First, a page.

Saturday, June 23, 2012

June Is A Month That Plays With My Heart

As a Pacific Northwest gardener, I have a love/hate relationship with the month of June.

On the plus side, the glories of our early summer gardens are hard to beat. This mild maritime climate is perfect for growing large, lush blossoms. Imagine every lovely beauty you have ever seen in a traditional English garden and you have a good idea of what thrives in our gardens as well.

Spires of blue and purple delphinium
Spicy sweet single blossoms of rugosa rose
Lush white roses highlighted by luxuriant pink peonies and sweet lavender.
Mutabilis roses that change from peach to pink to magenta as they bloom.
Pale pink Cecile Brunner roses run riot over the trellis.

There is no denying the extravagant beauty of the June garden in this neck of the woods, and I am so happy and grateful to see these rare miracles unfold in my very own yard.

However. Take another look at those photos. Do you see one tiny peep of blue sky? Can you find a single ray of sunshine? Will you detect any indication of warm or even dry weather?

No, you don't and you can't and you won't.

Because up here, June is a wet and soggy affair. Day after day after day, we have overcast skies, misty damp clouds, rainy sprinkles and even solid soaking showers.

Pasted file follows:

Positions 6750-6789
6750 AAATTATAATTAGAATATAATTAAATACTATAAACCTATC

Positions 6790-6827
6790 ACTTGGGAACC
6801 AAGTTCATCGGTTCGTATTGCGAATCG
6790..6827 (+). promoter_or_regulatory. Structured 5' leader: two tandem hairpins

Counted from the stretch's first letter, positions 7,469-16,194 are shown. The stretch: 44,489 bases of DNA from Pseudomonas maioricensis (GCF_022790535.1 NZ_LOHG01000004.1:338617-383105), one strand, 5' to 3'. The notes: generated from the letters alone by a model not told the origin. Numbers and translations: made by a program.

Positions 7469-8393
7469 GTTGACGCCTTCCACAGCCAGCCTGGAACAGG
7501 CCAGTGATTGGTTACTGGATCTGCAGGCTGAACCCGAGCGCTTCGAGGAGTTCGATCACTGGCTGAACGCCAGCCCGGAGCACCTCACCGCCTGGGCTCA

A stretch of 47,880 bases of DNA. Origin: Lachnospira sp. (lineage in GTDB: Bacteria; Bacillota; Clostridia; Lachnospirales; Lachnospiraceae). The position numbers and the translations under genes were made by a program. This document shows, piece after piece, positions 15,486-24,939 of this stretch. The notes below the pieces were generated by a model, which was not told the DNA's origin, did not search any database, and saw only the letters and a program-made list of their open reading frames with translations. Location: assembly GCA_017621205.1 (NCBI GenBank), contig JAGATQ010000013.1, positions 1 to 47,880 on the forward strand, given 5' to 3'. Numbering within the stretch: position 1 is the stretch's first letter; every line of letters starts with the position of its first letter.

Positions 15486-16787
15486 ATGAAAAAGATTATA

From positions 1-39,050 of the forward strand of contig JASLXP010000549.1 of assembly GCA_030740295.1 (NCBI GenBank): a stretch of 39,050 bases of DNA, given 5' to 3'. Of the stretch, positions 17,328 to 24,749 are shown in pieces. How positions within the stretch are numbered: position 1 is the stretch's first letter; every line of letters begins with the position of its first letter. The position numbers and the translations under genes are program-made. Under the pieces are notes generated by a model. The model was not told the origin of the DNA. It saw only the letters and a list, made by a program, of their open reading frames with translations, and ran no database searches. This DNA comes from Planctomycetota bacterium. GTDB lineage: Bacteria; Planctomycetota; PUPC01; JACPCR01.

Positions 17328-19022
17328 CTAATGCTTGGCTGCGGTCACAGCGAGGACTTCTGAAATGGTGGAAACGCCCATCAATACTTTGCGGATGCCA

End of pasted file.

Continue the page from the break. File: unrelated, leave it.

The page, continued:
The slugs are in heaven.

Now I'll admit that none of this is much to complain about, weather-wise. People from most parts of the world would snort and laugh at what we call a 'storm', our weather is mild by anyone's standards. 

And I won't complain too much, because these mild misty patterns are exactly what allow us to grow these lush blossoms.

But just imagine, if you will, what happens when the many-petaled, fully-blossoming beauties in our gardens are soaked with rain. Well, I hate to talk about it, but you need to know.

The flowers act like giant sponges. The raindrops slowly seep in between the petals to the natural cup in the center of the blossoms, and slowly but surely weigh them down. The flower heads droop, their stems weaken, the blossoms turn to mush and fall, beaten and tired, to the ground

Sigh. It's a heartbreak. Every year, at the beginning of June, I remind myself of what is to come.

And because I am a kooky optimist, I think that oh, THIS year will be different. 

Alas, this year is NOT different. We are drippy and damp here, folks, and June, once again, has played with my heart. 

At least this bird can stand up to a good solid soaking.

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